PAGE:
Crime Smothers Economic Recovery

By Michael Kleen

May 16, 2012
Rock River Times

In a recent report on crime in Winnebago County, former Rockford Register Star executive editor Linda Grist Cunningham concluded that fears about Winnebago County crime are “more hype than fact.” Given Rockford’s reputation for being somewhere between Mad Max and Grand Theft Auto, that may be superficially true, however, her assessment fails to acknowledge the profound impact both crime and the fear of crime have on society as a whole, particularly on the local economy.

In other words, crime is not merely an issue of criminal and victim, courts and judges, costs and savings. Crime and the economy are intimately connected, and a safe and prosperous community cannot be built without taking that connection seriously. Dismissing public perception as hype or irrelevant is not helpful.

Robberies, especially armed robberies, have a devastating effect on business. It is not just money taken during the robbery that is lost—the damage can be measured in terms of customers who stop visiting for fear they will be there at the wrong time, employees who are too scared to come back to work, and in difficulty in hiring new employees. As a result, a business that was already operating at the margins can be forced to close, lowering surrounding property values and adding to urban blight.

Almost every day in Rockford there is a carjacking, armed robbery, or assault. At the beginning of May, for example, a young woman working at the Burger King at the corner of Bell School Road and State Street was robbed at gunpoint while she was leaving work. That night alone, there were two more robberies in the city, including one at an ATM machine on Auburn Street. Another 22-year-old man was simply sitting in his car at an intersection when two men pointed handguns at him and demanded his money. One Subway Restaurant on East State Street has been robbed more than three times since December.

Incidents such as these create a climate of fear that stifles economic activity. Rockford is the third largest city in Illinois, with a number of fine shops, bars, and restaurants in our downtown. Why aren’t they overflowing with customers like those in smaller cities like Naperville, Schaumburg, and Aurora? The answer is an ever-present anxiety—a conscious or unconscious decision made on the part of many area residents to evade danger by avoiding entire sections of the city, including any businesses that happen to be located there.

The City of Rockford has done little to address this issue and has occasionally managed to make things worse. Turning off over 2,300 street lights last year to save money, for example, was a step in the wrong direction. Nothing makes people feel less safe than having to walk home (or to their car) in the dark. In one flippant response to a resident who inquired about her now darkened street, a Public Works employee told her to rent a light from ComEd if she was concerned about safety in her neighborhood. The concerns of local residents need to be taken seriously, not dismissed.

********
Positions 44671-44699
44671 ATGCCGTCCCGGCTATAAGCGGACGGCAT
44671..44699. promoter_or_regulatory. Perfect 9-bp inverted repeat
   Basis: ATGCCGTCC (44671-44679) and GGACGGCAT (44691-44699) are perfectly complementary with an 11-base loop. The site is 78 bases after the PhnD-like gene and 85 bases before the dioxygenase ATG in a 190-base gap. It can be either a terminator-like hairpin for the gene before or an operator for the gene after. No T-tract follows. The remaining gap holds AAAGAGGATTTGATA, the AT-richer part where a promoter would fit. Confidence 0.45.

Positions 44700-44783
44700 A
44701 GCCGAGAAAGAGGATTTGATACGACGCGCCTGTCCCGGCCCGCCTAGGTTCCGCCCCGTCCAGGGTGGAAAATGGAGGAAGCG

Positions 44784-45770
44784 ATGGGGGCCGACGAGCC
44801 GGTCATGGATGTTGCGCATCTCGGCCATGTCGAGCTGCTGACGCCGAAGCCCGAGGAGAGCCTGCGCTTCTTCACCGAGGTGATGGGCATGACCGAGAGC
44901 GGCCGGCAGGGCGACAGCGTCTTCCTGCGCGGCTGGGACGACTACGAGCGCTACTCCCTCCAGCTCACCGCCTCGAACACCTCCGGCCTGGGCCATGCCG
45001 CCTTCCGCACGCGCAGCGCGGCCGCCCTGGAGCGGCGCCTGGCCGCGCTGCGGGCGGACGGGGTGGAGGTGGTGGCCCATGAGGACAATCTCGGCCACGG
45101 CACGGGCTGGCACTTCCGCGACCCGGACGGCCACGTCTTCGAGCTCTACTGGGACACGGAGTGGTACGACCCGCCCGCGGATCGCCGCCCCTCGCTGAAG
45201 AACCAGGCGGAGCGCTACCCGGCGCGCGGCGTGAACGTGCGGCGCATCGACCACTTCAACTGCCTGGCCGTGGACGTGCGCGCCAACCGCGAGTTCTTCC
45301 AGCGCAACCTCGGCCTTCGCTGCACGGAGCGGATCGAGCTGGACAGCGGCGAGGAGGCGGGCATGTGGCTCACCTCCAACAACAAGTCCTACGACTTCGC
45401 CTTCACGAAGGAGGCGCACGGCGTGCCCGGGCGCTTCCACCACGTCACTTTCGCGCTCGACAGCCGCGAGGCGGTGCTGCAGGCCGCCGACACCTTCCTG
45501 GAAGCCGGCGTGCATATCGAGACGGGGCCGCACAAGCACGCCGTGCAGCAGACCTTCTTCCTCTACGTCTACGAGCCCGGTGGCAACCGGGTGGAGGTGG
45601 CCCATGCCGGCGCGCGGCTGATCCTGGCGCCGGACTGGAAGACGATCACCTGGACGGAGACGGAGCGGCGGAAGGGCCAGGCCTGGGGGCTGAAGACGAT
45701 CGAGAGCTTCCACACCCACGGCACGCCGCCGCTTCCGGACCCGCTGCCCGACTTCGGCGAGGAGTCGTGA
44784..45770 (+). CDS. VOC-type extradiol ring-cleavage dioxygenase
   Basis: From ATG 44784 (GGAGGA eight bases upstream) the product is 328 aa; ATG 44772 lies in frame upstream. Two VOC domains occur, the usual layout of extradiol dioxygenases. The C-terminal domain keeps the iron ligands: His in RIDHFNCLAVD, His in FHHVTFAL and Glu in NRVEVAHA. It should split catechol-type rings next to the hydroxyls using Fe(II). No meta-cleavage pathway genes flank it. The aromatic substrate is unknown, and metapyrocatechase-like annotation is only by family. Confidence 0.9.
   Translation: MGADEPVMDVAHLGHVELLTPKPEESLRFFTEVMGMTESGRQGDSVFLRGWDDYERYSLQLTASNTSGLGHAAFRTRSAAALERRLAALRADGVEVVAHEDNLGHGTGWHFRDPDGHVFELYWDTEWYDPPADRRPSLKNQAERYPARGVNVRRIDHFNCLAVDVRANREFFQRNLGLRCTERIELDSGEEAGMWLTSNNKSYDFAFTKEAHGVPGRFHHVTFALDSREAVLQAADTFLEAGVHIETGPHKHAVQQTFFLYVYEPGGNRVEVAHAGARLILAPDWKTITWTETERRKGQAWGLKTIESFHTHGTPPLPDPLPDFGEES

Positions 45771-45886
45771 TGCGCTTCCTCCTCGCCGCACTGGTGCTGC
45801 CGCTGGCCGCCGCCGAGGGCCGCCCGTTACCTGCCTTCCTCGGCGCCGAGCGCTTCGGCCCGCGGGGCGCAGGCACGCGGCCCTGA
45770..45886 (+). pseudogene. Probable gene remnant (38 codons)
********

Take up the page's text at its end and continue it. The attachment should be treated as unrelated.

Some, including the editors at the Register Star, have suggested that Rockford is simply suffering from a negative attitude. Like the young orphan girl in the children’s novel Pollyanna, who transforms her aunt’s dispirited New England town into a pleasant place to live by looking at the bright side of every situation, these Rockfordians believe that they too can transform reality by only looking at the positive, but it will take more than a Pollyanna-esque attitude to turn things around. Problems need to be acknowledged before they can be solved, and so far wishful thinking has not brought about an economic recovery or reduced crime.

Concrete steps need to be taken to change the perception of public safety (or lack thereof) before any serious economic recovery can get underway. One simple thing the city can do is increase police foot patrols downtown and in high-crime areas. Police officers should be visible at major intersections and should be given responsibility for a square block or section of businesses. This would send a signal that public safety is a high priority, and business owners and their customers (as well as potential criminals) would know that police are always within shouting distance. Anti-vagrancy and public decency laws should be vigorously enforced. Finally, Rockford needs a local concealed carry ordinance, so that residents can defend themselves if attacked.

Together, these steps would greatly reduce crime and—more importantly—dramatically increase public perception of safety. Only then will the local economy truly begin to recover.

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